MIDEAST: Netanyahu Ignores President, and Wife

  • by Jerrold Kessel and Pierre Klochendler (tel aviv)
  • Tuesday, August 31, 2010
  • Inter Press Service

'The children must be allowed to stay, this is a moral imperative,' the crowd was told by left-wing legislator Dov Henin.

Earlier this month the right-wing government of Benjamin Netanyahu decided to expel the 400 children while allowing another 800 to remain.

Israel is confronting an issue with which many wealthy Western societies are also grappling: should birth confer citizenship?

The right to citizenship for anyone born in a particular country dates back to 17th Century English Common Law. But in many western countries with large minorities of migrants -- legal and illegal -- those who would continue that enlightened policy are being challenged by nationalists stoking hatred and intolerance of 'the other'.

Since the early '90s when it started to bar most Palestinians from working inside Israel, successive Israeli governments have encouraged tens of thousands of foreign workers to take jobs in building, farming and home care services.

Some of them, mainly from south-east Asia and Africa, overstayed their work visas, continued to work illegally and raised families here. Israeli interior ministry officials estimate there are currently over 200,000 migrant workers in the country, more than half without permits. About 1,200 children who were born in the country remain here.

What to do with those children has been hotly debated by Israelis for the past year.

The government continually put off a decision. But two weeks ago it finally decided on a 'compromise' -- allowing 800 who have lived in Israel for more than five years, speak Hebrew and attend school to remain, but giving the 400 others, most of whom are less than five years old, until the end of the month to leave voluntarily with their parents or face expulsion to their parents' home countries.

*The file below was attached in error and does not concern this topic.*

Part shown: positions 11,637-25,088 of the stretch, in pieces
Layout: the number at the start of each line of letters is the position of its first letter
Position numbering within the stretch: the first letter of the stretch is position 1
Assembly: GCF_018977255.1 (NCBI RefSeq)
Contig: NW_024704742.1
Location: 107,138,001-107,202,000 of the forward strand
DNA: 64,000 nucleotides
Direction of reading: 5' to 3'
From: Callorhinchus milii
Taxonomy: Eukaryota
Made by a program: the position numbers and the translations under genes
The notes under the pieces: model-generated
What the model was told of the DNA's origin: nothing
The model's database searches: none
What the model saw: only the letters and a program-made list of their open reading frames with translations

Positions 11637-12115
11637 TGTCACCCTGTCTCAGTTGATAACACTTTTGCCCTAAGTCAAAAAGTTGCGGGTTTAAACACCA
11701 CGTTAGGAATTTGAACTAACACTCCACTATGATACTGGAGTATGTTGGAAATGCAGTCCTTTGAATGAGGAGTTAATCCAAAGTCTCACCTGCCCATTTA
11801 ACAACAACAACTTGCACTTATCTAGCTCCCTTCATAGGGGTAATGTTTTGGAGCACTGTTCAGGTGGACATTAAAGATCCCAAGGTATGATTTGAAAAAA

Netanyahu tried to straddle both sides. He told his cabinet, 'On one hand, this is a humanitarian problem. We all feel and understand the hearts of children. But on the other hand, there are Zionist considerations. We must ensure the Jewish character of the State of Israel.'

The prime minister called it a 'demographic threat': 'We do not want to create an incentive for the influx of hundreds of thousands of illegal migrants.'

As the deadline for the deportations draws near, Netanyahu suddenly finds his policy challenged from several unexpected sources -- from Aliza Olmert, the wife of his predecessor, from his own wife, Sarah, and from Shimon Peres, Israel's state President.

In a letter to the hardline Interior Minister Eli Yishai, a crucial partner in the Netanyahu coalition, and the spearhead of the expel-the-children campaign, Sarah Netanyahu wrote, 'As the mother of two sons, and a psychologist in the public service, I ask you from the bottom of my heart to use your authority -- allow most of the 400 children to stay in Israel.'